|Title||Selected Writings and Interviews|
|Publisher||Blank Forms Editions|
|Dimensions||165 x 240 mm|
The life and work of Maryanne Amacher are as vast as they are little known. In this volume, Amy Cimini and Bill Dietz offer a heterodox and idiosyncratic selection of largely unpublished documents spanning the breadth of the papers included in the Amacher Collection. The chronologically grouped documents, ranging from private writings and letters to program notes, manifestos, and proposals for unrealized projects, are framed by interviews in which Amacher discusses corresponding periods of her life. This structure leads readers carefully into the composer’s musical thought as it develops and transforms over time, while working strenuously against the definitiveness associated with “collected” writings. This study of a still-unfolding body of work approaches its materials as provisional, promissory and open-ended. Here, Cimini and Dietz have compiled a volume full of staggeringly rich primary documents, while probing the issue of what it means to assemble these materials while the question “who was Maryanne Amacher?” remains so open. This collection invites the reader to answer.
Because Amacher worked across nearly every imaginable media format, this book will be be of interest to theorists and practitioners of urban design, contemporary art history, media and communications, music and sound studies, film, radio, art criticism, and performance studies—in short, a configuration of disciplines that we might call an Intermedial Humanities. At the same time, this collection challenges any area of music, sound, or media studies that might be remade through the recovery of understudied figures. This volume is about doing things a different way. It is organized to foreground Amacher’s voices and soundworlds so that—whatever future musical and social constellations might join the ongoing excavation of this practice—readers can experience her work in, and through, her own words.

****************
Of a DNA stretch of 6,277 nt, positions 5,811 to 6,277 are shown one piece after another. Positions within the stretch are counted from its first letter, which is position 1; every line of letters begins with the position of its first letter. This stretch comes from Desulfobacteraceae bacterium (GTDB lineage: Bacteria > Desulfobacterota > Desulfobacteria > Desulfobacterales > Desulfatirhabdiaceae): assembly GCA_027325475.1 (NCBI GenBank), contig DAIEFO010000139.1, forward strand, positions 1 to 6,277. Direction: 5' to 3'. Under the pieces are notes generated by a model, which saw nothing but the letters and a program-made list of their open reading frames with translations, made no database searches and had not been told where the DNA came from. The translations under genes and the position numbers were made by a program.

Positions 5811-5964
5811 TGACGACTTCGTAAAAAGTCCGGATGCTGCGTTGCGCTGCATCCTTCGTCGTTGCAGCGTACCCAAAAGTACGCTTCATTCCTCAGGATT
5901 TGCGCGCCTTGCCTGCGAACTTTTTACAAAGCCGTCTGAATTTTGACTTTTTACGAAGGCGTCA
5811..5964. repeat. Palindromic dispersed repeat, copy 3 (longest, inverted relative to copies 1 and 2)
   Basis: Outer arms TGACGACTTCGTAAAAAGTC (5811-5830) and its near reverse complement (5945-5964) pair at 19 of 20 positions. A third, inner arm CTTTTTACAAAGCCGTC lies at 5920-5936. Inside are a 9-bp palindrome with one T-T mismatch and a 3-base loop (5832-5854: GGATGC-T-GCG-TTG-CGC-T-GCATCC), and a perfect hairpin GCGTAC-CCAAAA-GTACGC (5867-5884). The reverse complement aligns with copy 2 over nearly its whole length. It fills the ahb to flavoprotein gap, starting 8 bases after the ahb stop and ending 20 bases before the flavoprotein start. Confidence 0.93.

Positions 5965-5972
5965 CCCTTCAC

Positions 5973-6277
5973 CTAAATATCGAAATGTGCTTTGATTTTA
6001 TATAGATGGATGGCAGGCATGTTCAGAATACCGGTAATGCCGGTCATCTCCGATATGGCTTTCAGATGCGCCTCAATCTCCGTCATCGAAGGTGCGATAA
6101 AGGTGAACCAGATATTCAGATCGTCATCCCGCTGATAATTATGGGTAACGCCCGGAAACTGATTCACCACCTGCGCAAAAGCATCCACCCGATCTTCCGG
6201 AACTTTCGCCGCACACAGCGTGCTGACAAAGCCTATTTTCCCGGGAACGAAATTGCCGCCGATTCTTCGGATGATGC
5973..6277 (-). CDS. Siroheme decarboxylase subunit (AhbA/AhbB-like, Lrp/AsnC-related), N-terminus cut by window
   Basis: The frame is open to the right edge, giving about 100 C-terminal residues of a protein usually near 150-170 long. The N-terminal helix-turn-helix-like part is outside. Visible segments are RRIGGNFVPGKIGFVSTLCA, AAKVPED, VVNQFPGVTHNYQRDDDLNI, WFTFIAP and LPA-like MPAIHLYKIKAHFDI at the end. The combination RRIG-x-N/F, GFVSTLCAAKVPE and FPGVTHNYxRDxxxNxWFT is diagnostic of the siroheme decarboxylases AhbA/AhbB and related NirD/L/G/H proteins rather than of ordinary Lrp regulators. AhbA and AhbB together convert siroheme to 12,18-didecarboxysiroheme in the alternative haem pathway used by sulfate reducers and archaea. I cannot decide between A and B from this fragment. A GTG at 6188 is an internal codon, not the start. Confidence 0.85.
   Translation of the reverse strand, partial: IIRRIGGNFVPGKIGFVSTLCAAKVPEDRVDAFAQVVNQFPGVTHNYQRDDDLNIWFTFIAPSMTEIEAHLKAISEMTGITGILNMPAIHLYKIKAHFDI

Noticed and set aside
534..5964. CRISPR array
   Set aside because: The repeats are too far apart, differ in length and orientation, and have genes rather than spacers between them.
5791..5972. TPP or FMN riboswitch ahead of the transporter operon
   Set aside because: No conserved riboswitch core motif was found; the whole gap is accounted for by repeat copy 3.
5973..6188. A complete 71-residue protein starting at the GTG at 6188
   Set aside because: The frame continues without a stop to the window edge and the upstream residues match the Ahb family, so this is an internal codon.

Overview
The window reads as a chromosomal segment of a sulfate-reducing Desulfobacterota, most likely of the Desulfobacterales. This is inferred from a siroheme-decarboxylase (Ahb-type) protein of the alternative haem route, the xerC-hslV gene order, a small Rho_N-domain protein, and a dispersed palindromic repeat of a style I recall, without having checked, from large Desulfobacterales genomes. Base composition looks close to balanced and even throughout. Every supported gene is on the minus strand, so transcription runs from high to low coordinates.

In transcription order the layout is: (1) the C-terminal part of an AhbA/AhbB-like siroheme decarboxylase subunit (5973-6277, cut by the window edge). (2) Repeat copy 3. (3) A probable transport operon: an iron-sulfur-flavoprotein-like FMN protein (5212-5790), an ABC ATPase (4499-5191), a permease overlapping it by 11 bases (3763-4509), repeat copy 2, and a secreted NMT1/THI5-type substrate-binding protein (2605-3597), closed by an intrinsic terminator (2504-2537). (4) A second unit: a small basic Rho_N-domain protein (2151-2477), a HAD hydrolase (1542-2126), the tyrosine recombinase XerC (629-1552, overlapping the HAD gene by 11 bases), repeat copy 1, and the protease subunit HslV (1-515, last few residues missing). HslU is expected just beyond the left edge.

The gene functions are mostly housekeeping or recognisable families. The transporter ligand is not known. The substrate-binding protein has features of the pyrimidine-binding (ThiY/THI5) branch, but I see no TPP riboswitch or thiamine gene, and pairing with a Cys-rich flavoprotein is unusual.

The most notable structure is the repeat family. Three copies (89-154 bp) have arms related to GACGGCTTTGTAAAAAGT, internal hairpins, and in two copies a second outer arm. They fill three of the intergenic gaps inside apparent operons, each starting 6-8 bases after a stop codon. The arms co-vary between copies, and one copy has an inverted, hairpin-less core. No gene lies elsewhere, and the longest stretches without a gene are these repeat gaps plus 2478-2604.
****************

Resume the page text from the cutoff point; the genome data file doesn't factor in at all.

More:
At the time of this writing, the Maryanne Amacher Collection is currently being processed at the New York Public Library, stewarded by Blank Forms and the Maryanne Amacher Foundation.
Maryanne Amacher (1938 – 2009) was a composer of large-scale, fixed-duration sound installations, and a highly original thinker in the areas of perception, sound spatialization, creative intelligence, and aural architecture. She is regarded as a pioneer of what has come to be called “sound art,” although her thought and creative practice consistently challenged key assumptions about the capacities and limitations of that genre. Often considered in light of post-Cagean art practices, her work anticipated some of the most important developments in network culture, media arts, acoustic ecology, and sound studies.
Bill Dietz is a composer, writer and co-chair of Music/ Sound in the Bard MFA program.
Amy Cimini is a musicologist, violist and Assistant Professor of Music at UC San Diego. Her first book, Wild Sound: Maryanne Amacher and the Tenses of Audible Life, is forthcoming in Spring 2021 with Oxford University Press.
“Amacher’s electronic music work is paralyzing for its combination of extreme sound and precise architecture. The resulting propulsion is unrelenting and subterranean. This is a woman who would sleep in many of the studios in which she worked, forbidding anyone to disturb her. Supremely articulate, bold, and exacting in the demands of her work, she drew for us a picture of one of the most unusual minds in any field of art.”
“An unprecedented entree into the life and work of one of the most transgressively creative composers of our time, this never-before-available compendium of Maryanne Amacher’s scores, notes, and communications is an invaluable and inspirational resource for anyone interested in the history and practice of experimental creative practice.”
—George E. Lewis, author of A Power Stronger Than Itself: The AACM and American Experimental Music
“Maryanne was an artist who didn’t seem interested in names and definitions. I met her when she was teaching, but she was clearly not an academic… When I saw her play, I couldn’t identify all the forces I felt, could barely catch hold of them. Her work is made of mysteries that linger in the mind, changing shape over time.”